The roles of the UN, ILO, and other international organizations that promote workers' rights are explained in Appendix A.
A union struggles to raise health issues

From its very beginnings, the electronics industry has tried to stop workers from organizing. The industry saw demands for fair wages, good working conditions, and safe workplaces as a challenge to their control and to their profits. They claim, "Remaining non-union is essential to the survival of our companies."

a sign on a wall.
If you have no union, you are not allowed to have one. If you have a union, it is not allowed to be effective.

But inside the Special Economic Zone in Southern Luzon, the Philippines, the NXP Workers’ Union has been organizing workers for more than 20 years. Management has fired union leaders and clamped down on workers who fought for better wages and hours. By promoting union democracy and continuing their union-building efforts, NXP has remained strong in the face of these attacks and won many campaigns.

a man speaking.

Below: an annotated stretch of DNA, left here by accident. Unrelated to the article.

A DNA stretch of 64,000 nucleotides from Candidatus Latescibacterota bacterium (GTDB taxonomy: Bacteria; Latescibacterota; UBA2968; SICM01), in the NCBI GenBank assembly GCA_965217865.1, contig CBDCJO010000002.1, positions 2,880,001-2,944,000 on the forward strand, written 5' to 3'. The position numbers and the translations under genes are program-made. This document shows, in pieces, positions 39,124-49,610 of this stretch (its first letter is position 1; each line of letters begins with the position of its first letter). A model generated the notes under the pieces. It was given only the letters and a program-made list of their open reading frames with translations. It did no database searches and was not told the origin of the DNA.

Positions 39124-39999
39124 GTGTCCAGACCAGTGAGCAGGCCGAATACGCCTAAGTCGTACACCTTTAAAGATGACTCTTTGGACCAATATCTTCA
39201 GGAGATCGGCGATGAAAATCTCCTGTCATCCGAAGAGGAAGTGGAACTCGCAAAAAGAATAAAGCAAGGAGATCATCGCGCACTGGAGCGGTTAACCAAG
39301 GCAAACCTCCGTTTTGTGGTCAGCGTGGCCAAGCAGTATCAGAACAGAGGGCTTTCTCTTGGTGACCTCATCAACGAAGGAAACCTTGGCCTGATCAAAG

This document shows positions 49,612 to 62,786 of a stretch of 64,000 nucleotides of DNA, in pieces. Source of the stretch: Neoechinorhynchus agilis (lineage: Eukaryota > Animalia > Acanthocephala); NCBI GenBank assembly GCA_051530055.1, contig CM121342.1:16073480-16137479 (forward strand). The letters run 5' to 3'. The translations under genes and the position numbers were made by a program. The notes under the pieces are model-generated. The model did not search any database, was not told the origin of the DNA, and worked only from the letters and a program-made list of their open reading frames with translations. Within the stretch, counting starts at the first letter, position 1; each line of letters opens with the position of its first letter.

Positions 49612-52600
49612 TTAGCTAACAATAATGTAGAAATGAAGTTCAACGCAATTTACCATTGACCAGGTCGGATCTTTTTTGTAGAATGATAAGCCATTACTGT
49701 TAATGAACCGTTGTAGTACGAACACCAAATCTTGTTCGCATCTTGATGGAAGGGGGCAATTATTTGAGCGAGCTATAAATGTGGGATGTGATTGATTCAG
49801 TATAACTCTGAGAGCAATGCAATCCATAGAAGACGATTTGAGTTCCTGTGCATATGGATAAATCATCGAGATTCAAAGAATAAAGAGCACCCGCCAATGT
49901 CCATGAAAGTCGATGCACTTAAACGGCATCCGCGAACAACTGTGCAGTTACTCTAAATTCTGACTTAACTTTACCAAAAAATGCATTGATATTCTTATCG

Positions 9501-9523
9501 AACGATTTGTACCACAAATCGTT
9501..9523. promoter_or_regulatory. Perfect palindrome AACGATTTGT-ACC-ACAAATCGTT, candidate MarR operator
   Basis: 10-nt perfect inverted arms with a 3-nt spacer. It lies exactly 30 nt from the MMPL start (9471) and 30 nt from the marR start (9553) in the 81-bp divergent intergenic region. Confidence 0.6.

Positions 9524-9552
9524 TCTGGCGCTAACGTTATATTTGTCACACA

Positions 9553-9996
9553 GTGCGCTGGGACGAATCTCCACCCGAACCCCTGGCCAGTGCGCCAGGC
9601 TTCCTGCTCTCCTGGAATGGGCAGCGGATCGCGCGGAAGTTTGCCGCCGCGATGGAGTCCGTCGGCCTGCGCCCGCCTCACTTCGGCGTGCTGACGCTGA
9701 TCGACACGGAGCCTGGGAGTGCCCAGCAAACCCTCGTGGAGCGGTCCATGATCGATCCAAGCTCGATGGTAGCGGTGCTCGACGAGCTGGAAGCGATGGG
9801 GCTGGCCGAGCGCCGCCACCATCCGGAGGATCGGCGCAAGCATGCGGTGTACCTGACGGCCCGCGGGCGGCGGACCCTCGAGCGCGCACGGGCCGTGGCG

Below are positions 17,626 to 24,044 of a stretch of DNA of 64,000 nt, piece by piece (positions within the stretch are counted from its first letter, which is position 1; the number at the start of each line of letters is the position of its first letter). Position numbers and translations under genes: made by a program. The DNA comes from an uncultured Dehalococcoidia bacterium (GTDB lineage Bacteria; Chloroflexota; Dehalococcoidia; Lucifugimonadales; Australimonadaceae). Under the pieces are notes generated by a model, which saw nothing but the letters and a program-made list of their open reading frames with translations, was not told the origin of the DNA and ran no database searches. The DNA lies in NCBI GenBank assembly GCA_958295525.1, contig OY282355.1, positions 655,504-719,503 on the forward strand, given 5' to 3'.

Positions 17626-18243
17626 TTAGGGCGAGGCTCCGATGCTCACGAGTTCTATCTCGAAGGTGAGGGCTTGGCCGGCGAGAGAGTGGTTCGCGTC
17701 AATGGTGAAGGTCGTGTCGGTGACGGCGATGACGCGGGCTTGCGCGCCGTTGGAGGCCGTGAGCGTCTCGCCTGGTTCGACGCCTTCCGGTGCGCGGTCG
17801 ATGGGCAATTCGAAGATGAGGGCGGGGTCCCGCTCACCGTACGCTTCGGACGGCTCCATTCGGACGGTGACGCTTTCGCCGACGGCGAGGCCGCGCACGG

When life is so hard, it’s difficult to convince workers that their health is the most important thing. More important than money.

While wages and conditions have improved, occupational safety and health has not. Many workers still believe electronic companies are safe places to work. Although NXP has carried out research to understand which workers are getting sick and why, safer and healthier work at NXP is still a challenge. The company still uses banned and dangerous chemicals, such as tetrachloroethylene (PERC) and trichloroethylene (TCE). Many workers suffer from hearing loss, but the NXP cannot get the company to reduce noise levels by installing quieter machines. Although the union tries to motivate workers to become active around occupational health, not enough workers respond.

But the NXP union is nothing if not stubborn. The union leadership was arrested and fired for protesting factory conditions. With strong support from the union members, after 5 months most got their jobs back, and their demands were accepted by the company. Now the leadership is trying to convince the workers to struggle just as hard for health and safety.